This article is an excerpt from the Shortform book guide to "Who Will Cry When You Die?" by Robin Sharma. Shortform has the world's best summaries and analyses of books you should be reading.
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Do you have a purpose in life but struggle to stay on track? What strategies can you use to focus on your purpose every day?
Having a purpose in life that you’re working towards will make you feel more fulfilled and overall happier. However, it can be easy to lose sight of your purpose when you get caught up in the everyday routine. That’s why self-help guru Robin Sharma put together this list of strategies to help you maintain focus on your purpose.
Continue below for Sharma’s six tips for focusing on your purpose.
Stay Focused on Your Purpose
Today, we’ll discuss the first way to seize control of your life, according to Robin Sharma: by staying focused on your purpose at all times in our distraction-filled world.
We’ll cover six strategies to maintain focus on your purpose each day:
- Every morning, align yourself with your purpose.
- Pursue only purpose-aligned activities during the day.
- Regularly step back to gain perspective.
- Ask for what you want to pursue your purpose.
- Set more goals to keep pursuing your purpose.
- Reflect on your day by writing about it.
Strategy #1: Every Morning, Align Yourself With Your Purpose
First, Sharma advises you to take 30 minutes of each morning to align yourself with your purpose. This ensures that everything you do that day is in service of achieving that purpose. A tool to aid with this alignment is a written set of personal principles, says Sharma. Write down the values you hold most dear and the precepts you want to govern your conduct and thoughts, and refer to this every morning.
(Shortform note: Sharma dives into greater detail on the importance of mornings in The 5 AM Club, describing a morning routine that differs from the written alignment exercise he recommends here. In The 5 AM Club, Sharma recommends breaking the first hour of your day into three equal parts: exercise, reflection, and growth. The reflection and growth portions are similar to what Sharma advocates for here: time to reflect on your purpose and ensure you’re pursuing it. However, he also feels that exercise produces worthy health and cognitive benefits and that you should therefore allocate 20 minutes to it.)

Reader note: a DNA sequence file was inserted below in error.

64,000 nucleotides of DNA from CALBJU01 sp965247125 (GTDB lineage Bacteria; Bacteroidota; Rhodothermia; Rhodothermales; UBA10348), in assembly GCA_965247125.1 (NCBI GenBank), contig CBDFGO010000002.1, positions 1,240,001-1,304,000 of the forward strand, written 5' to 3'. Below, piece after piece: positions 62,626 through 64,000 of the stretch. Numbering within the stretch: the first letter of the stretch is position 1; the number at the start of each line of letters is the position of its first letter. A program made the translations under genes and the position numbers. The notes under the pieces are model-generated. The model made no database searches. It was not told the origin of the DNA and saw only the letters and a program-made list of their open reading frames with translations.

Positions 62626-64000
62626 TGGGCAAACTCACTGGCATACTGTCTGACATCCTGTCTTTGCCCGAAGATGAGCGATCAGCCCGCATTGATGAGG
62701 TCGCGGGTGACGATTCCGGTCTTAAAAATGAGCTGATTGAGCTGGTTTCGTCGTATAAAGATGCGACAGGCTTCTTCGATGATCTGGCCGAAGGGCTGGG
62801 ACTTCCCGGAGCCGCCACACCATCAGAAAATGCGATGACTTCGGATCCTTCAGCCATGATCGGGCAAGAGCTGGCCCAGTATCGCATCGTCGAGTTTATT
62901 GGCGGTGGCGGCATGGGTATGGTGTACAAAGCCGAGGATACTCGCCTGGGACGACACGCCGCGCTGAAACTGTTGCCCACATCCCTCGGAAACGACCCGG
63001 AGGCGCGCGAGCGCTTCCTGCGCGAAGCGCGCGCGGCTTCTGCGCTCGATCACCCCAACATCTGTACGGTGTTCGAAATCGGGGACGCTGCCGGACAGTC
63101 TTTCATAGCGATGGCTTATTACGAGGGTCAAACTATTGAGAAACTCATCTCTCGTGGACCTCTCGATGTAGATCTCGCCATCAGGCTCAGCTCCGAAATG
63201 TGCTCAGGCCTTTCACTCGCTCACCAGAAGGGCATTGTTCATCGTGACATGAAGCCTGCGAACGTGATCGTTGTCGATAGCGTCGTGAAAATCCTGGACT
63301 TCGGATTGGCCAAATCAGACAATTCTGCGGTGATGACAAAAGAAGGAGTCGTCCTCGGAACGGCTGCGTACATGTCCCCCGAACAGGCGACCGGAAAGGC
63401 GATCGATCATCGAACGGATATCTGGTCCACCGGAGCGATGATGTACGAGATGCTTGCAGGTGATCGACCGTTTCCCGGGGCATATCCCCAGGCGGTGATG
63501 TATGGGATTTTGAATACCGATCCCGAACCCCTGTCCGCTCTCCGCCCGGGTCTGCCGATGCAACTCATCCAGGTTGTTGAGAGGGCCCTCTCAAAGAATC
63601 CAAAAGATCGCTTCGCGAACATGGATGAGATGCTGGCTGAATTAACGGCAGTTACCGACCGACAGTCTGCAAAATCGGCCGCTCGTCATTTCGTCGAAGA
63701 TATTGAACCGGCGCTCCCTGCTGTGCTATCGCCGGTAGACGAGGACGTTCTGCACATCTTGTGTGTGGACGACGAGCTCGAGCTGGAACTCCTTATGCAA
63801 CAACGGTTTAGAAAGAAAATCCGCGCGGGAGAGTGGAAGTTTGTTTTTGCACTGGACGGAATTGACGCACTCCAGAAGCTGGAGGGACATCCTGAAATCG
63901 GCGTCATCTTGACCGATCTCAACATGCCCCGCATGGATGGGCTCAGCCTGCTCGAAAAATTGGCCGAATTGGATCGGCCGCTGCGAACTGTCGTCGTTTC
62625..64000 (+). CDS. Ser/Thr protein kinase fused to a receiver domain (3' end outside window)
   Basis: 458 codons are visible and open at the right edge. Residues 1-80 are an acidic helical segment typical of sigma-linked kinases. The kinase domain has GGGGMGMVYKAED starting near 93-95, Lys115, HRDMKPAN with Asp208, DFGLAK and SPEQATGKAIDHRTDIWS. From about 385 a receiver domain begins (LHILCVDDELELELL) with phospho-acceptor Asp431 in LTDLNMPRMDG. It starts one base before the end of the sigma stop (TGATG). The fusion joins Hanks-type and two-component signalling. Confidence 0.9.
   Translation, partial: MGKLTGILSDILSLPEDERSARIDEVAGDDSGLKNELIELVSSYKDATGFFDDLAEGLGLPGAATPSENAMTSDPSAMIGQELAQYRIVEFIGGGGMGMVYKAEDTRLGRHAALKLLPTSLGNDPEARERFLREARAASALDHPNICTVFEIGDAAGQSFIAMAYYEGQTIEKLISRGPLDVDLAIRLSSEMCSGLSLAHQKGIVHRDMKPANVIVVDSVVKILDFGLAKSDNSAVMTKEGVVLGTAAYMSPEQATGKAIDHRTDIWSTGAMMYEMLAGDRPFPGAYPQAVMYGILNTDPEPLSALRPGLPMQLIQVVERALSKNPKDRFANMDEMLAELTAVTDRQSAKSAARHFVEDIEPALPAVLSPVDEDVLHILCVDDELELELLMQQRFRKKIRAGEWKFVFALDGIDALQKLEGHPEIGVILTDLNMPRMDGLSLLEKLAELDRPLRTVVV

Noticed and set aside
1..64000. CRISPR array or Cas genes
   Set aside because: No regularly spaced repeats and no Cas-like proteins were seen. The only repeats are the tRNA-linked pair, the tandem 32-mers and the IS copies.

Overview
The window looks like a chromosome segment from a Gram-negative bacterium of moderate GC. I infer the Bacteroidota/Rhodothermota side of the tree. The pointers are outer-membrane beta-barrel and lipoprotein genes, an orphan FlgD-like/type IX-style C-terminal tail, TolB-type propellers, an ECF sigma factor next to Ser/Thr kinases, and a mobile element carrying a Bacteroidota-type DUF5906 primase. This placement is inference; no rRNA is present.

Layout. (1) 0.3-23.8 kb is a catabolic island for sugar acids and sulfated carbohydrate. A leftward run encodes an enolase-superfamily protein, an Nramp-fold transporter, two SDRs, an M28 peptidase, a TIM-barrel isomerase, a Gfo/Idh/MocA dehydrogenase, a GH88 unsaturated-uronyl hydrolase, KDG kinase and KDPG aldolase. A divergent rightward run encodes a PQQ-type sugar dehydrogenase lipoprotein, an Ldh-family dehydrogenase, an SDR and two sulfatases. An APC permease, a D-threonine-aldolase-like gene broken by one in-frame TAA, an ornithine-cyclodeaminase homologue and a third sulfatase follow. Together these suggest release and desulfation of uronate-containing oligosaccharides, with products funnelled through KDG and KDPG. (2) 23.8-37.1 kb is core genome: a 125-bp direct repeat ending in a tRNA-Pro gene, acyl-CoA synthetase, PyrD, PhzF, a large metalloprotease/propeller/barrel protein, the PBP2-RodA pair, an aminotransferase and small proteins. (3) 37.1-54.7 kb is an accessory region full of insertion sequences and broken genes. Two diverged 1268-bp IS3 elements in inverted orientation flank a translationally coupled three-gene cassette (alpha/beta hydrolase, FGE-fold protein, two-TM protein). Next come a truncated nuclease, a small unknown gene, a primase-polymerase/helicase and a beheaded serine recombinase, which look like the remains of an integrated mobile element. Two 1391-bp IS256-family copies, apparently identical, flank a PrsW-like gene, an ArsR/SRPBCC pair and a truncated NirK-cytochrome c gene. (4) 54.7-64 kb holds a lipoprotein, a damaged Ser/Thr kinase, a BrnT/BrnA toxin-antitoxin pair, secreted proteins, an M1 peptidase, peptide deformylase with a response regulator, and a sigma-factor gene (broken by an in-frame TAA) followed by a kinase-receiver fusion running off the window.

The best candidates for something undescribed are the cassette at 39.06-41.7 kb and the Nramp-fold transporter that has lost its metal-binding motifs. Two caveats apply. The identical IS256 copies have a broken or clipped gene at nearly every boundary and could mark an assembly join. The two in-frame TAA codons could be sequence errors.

Strategy #2: Pursue Only Purpose-Aligned Activities During the Day
After the first 30 minutes of your day, only do things that are in line with your purpose, insists Sharma. Figure out what’s non-essential and eliminate it from your schedule. For instance, imagine you’re a public personality with the life’s purpose of connecting deeply with your loved ones. You might initially attend events every night rather than spend time with your family, thus losing alignment with your purpose. Choose instead to eliminate unnecessary events.
(Shortform note: Prioritizing purpose-aligned work over non-purpose-aligned activities sounds similar to Cal Newport’s advice to prioritize deep work over shallow work. Newport argues in Deep Work that you should prioritize deep work, cognitively demanding tasks that only you can do, over shallow work—administrative chores that anyone could handle. Deep work, unlike shallow work, is likely aligned with your purpose.)
Strategy #3: Regularly Step Back to Gain Perspective
When you become weighed down by minor problems and lose sight of your purpose—which may happen despite aligning yourself with it every morning—take a step back to gain perspective, counsels Sharma. Remember how fleeting life is and reorient toward your purpose.
If you struggle to gain perspective, take the somewhat extreme step to imagine your own funeral, advises Sharma. This helps you recognize the fleeting nature of life. Given that you have so little time on earth, it’ll seem wasteful to let problems rob you of precious moments of happiness and the meaningful pursuit of your purpose.
|Additional Ways to Gain Perspective|